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A Tour of Hamilton Grange

As mentioned in the writeup of the NY V.I.P. Weekend, the Trust’s visit to Hamilton Grange was cancelled due to the weather. Matt and Christian did visit the site a few days prior to reconnoiter, however, and found it an engaging and interesting museum. Long a hidden and little-visited National Memorial under the National Park Service’s care, the house has undergone a resurgence in recognition and visitor numbers. The first boost followed a move to a new location; the second because of the incredible popularity of the runaway hit musical Hamilton—a fun intersection of the decorative arts and pop culture!

A view of Hamilton Grange in it's original location, image courtesy of the Library of Congress.
A view of Hamilton Grange in it’s original location, image courtesy of the Library of Congress.

Alexander Hamilton, the fiery founding father and first Treasury Secretary, built the house between 1801 and 1802 on thirty-two acres in the rural northern neck of Manhattan Island. In that era, it was about nine miles from the center of New York City. It was the only home Hamilton ever owned outright, and he worked with architect John McComb Jr., who would later design New York’s City Hall, to create an appropriate country house in the Federal style. The original structure, with front and rear porticos and side piazzas extending the length of the house, faced south on the high point of the property, and overlooked Manhattan and even across the Hudson into New Jersey on a clear day.

A view of the second location of Hamilton Grange after it's move next to St. Luke's Church. Image courtesy of the British Library
A view of the second location of Hamilton Grange after it’s move next to St. Luke’s Church. Image courtesy of the British Library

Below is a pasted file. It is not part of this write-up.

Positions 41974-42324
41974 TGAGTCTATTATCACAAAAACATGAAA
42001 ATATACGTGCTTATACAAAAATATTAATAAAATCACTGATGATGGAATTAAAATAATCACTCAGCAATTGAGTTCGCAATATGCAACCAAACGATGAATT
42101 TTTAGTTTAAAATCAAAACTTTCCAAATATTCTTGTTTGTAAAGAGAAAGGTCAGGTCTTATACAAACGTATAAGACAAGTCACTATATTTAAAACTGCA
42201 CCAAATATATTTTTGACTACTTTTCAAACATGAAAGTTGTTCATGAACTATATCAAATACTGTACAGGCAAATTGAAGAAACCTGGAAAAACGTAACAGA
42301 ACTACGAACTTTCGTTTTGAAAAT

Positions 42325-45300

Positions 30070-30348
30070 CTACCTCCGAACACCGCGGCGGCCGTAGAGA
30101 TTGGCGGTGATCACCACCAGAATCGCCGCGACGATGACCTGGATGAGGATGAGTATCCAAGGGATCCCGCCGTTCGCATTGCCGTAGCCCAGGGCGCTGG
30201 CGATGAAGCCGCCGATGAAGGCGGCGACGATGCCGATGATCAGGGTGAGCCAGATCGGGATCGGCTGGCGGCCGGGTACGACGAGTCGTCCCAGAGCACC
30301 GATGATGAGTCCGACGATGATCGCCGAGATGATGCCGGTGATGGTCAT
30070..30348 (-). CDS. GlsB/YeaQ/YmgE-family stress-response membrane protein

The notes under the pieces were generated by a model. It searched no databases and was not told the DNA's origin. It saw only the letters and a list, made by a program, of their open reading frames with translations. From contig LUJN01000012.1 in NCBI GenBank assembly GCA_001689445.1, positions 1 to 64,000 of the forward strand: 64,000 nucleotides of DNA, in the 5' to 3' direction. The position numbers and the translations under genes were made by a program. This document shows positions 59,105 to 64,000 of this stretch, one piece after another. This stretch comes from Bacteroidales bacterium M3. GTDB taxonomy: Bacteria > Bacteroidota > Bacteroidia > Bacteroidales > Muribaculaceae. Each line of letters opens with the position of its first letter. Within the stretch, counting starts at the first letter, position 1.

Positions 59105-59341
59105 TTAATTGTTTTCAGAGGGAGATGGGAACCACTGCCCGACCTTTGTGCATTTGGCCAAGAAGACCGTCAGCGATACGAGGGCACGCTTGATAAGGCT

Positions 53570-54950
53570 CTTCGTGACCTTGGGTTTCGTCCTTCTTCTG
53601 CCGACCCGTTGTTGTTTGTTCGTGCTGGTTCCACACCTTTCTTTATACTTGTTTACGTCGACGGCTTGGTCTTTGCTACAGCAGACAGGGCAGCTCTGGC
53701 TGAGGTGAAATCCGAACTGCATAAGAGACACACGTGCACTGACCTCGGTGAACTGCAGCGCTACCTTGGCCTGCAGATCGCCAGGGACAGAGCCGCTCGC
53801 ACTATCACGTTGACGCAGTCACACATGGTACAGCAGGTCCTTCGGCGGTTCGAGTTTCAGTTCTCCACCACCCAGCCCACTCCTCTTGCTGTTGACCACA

Sadly, Hamilton’s occupation of the house ended prematurely with his death in 1804 following the ill-fated duel with Aaron Burr. His widow Elizabeth continued to use the house as a summer home until selling it in 1833. By 1889, the grid established by Commissioner’s Plan of 1811 had reached Harlem Heights, and the house stood in the way. The developer who had purchased the property gave the structure to St. Luke’s Episcopal Church, and the house moved to the newly laid Convent Avenue on a series of horse-drawn carts. Reoriented and heavily reconfigured inside and out, Hamilton Grange served as a substitute chapel until the church’s completion. In 1924, the church sold the building to the American Scenic and Historic Preservation Society to operate as a house museum.

At this point the interpretation and furnishing of Hamilton Grange began to encounter some serious difficulties. Although early floorplans survive, the probate inventory for Hamilton’s estate does not. Furniture and household articles with a Hamilton family provenance may—or may not—have been used at the house during his lifetime. The changes to the house’s interior arrangements also made its interpretation difficult, on top of the fact that it’s location on Convent Avenue—tucked between St. Luke’s and an apartment building—essentially removed it from the public eye.